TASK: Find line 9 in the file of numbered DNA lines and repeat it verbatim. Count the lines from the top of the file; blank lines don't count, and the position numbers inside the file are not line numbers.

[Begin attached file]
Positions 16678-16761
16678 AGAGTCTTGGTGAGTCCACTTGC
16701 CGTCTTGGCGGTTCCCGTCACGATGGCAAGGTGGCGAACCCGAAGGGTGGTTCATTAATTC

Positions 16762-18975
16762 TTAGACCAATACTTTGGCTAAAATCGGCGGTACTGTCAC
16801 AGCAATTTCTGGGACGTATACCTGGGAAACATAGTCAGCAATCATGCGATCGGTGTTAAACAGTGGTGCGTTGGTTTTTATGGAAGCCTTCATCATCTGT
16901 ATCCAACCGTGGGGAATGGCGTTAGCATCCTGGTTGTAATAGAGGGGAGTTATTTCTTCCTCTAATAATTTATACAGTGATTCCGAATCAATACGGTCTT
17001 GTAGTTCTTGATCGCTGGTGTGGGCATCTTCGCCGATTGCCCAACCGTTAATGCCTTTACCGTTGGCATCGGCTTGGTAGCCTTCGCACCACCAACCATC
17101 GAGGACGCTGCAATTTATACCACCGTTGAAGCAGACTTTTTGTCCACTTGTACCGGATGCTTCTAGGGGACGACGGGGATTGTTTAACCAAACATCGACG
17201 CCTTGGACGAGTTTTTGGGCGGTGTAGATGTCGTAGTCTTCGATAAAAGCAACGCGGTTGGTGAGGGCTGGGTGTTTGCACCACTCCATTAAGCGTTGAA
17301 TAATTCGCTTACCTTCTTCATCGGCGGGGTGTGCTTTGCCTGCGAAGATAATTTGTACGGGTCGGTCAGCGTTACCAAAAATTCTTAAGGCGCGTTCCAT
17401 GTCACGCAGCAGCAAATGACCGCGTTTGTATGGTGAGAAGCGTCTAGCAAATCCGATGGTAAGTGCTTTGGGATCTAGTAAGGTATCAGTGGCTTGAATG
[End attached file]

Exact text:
17101 GAGGACGCTGCAATTTATACCACCGTTGAAGCAGACTTTTTGTCCACTTGTACCGGATGCTTCTAGGGGACGACGGGGATTGTTTAACCAAACATCGACG